Moreover, if what I've read in various reviews of it elsewhere is true, this movie's portrayal of the US military in action in Afghanistan is a decent, relatively accurate representation (though apparently there are various authenticity issues concerning the soldiers' outfits and insignia – as someone not well-informed on military matters, however, I couldn't say).
For a spectacular taster of what to expect down deep in the desert where the giant sand serpents dwell, be sure to click here to view a trailer of sand serpent excerpts from this movie on YouTube.
BASILISK: THE SERPENT KING
Viewed on the UK's Horror [now renamed Legend] TV Channel, my movie watch for 18 June 2022 was the creature feature Basilisk: The Serpent King.
Directed by Stephen Furst, filmed in Bulgaria, and released in 2006 on the Sci Fi Channel, Basilisk: The Serpent King opens with a modern-day discovery in the Middle East of what appear on first sight to be a series of stone statues of soldiers dating back two millennia. These are brought back to the States by the archaeological team that has discovered them, led by Dr Harrison 'Harry' McColl (played by Jeremy London), together with their most extraordinary find there – namely, what again seems to be a stone statue, but this time of an enormous serpentine dragon, plus a very ornate serpent-ornamented sceptre containing a beautiful precious stone.
However, it's not long before the terrifying truth emerges – these 'statues' are actually petrified humans. Moreover, when the giant serpentine dragon 'statue' is put on display in the Colorado university museum sponsoring Harry's archaeological dig, and sensationally comes to life during a major reception there for the museum's wealthy patrons via an unexpected photo-reaction involving the sceptre and a solar eclipse, it turns out to be a basilisk, which spits forth a deadly white liquid that when activated by its incandescent gaze promptly turns to stone a fair few of its awe-struck audience. Not only that, it's pregnant! (Not so much a Serpent King as a Serpent Queen, therefore, or are there aspects of basilisk reproduction that I have yet to learn about??)
Anyway, much mayhem results, especially when the basilisk lays waste to a multi-story indoor shopping centre (whose property & contents insurance is unlikely to cover wholesale destruction caused by a mythical mega-monster!), and the U.S. army is brought into play in a desperate bid to nullify this Medusa-mouthed Middle Eastern mall-wrecker.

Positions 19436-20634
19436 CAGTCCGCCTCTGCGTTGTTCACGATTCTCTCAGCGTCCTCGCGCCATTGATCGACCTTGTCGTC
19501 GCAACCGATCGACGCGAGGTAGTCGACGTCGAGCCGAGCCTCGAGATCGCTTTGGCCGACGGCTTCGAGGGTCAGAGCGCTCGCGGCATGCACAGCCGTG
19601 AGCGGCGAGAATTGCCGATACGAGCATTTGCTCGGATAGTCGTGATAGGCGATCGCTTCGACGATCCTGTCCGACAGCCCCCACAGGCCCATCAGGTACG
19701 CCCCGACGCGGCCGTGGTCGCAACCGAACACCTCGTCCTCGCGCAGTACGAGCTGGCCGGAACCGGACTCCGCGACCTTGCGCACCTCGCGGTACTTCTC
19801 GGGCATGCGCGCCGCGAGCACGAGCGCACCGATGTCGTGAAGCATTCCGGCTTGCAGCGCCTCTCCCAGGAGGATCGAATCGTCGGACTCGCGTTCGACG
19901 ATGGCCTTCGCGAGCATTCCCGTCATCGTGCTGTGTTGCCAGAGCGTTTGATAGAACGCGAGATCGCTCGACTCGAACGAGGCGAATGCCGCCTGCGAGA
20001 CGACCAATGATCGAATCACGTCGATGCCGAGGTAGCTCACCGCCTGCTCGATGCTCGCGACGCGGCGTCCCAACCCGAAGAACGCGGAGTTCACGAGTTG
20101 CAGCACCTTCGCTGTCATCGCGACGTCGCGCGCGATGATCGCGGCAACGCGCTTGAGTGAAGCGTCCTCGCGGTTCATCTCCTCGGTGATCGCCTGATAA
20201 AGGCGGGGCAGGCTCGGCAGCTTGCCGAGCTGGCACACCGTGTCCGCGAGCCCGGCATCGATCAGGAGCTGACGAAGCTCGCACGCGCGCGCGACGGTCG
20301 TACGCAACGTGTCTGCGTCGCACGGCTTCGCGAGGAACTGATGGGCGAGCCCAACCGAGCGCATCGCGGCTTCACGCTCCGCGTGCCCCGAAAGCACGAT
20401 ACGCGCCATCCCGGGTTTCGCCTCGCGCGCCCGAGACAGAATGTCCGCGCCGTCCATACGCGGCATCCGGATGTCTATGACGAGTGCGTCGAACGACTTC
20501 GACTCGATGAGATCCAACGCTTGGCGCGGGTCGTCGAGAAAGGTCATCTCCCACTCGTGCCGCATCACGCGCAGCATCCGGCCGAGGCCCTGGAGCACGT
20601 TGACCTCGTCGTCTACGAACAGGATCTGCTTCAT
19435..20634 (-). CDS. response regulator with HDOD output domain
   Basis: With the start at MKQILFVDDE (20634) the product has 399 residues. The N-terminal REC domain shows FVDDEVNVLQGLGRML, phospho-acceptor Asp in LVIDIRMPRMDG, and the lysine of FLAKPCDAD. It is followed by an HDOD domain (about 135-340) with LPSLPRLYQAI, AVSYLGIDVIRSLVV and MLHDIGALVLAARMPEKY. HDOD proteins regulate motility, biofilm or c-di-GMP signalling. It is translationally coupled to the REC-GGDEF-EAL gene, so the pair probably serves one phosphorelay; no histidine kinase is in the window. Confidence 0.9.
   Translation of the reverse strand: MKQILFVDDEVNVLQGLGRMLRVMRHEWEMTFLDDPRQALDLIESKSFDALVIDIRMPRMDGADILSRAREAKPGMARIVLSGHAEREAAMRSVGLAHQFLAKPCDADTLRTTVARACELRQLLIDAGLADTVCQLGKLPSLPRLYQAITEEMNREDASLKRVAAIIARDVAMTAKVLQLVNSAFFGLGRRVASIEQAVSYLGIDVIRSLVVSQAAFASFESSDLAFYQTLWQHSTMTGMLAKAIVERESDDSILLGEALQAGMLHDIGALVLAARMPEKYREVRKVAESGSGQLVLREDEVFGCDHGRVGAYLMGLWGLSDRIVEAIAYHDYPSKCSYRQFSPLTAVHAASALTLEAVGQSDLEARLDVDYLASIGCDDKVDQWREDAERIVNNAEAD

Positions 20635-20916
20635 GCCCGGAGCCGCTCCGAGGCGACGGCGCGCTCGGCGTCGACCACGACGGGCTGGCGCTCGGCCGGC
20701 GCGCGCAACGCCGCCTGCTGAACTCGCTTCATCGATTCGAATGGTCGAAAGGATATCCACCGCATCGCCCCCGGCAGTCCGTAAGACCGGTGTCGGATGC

Meanwhile, Harry and friends (one of whom, Carlton, is played by director Furst) no less desperately attempt to regain possession of the sceptre that has been stolen by a wily and wealthy albeit decidedly wacky villainess named Hannah (Yancy Butler). She plans to use it to uncover a priceless cache of treasure, uncaring that it also happens to be the only object in existence that can counter the basilisk.
Notwithstanding its ostensibly incongruous, spindly little legs (even though some traditional basilisk depictions do indeed supply it with limbs), the CGI basilisk is very acceptable, and whereas there is an emphasis upon wisecracks and goofy characters, this monster movie still boasts its fair share of thrills along the way too. Basilisk: The Serpent King was a film hitherto unknown to me but one that I certainly enjoyed, and also recorded in order to add it to the crypto-themed section of my movie collection, as I have so far been unable to locate it on DVD.
Incidentally, for the benefit of zoomythology zealots, I must point out two intrinsic discrepancies between this movie's basilisk and traditional ones. Firstly: although the basilisk is indeed referred to in classical legends as the king of the serpents, it is usually represented as being quite small, certainly nothing remotely as sizeable as this film's gargantuan representative. Secondly: and according once again to legends, should a basilisk direct its gaze or its venom upon anyone (or any other living thing), the latter is instantly killed, not turned to stone – that more specialised slaying ability is instead reserved for the trio of gorgons in Greek mythology.
Nevertheless, here and here, to petrify you, but, happily, not in a gorgonesque manner, are a couple of Basilisk: The Serpent King clips on YouTube.
I get strong Dune vibes from the Sand Serpents image and description. :) Dune isn't my favourite franchise for some of its human elements, but I've nothing against its sand worms... other than that I REALLY wouldn't want to stand in the path of one! :D At one point, an army rode to battle on the the backs of sand worms.ReplyDelete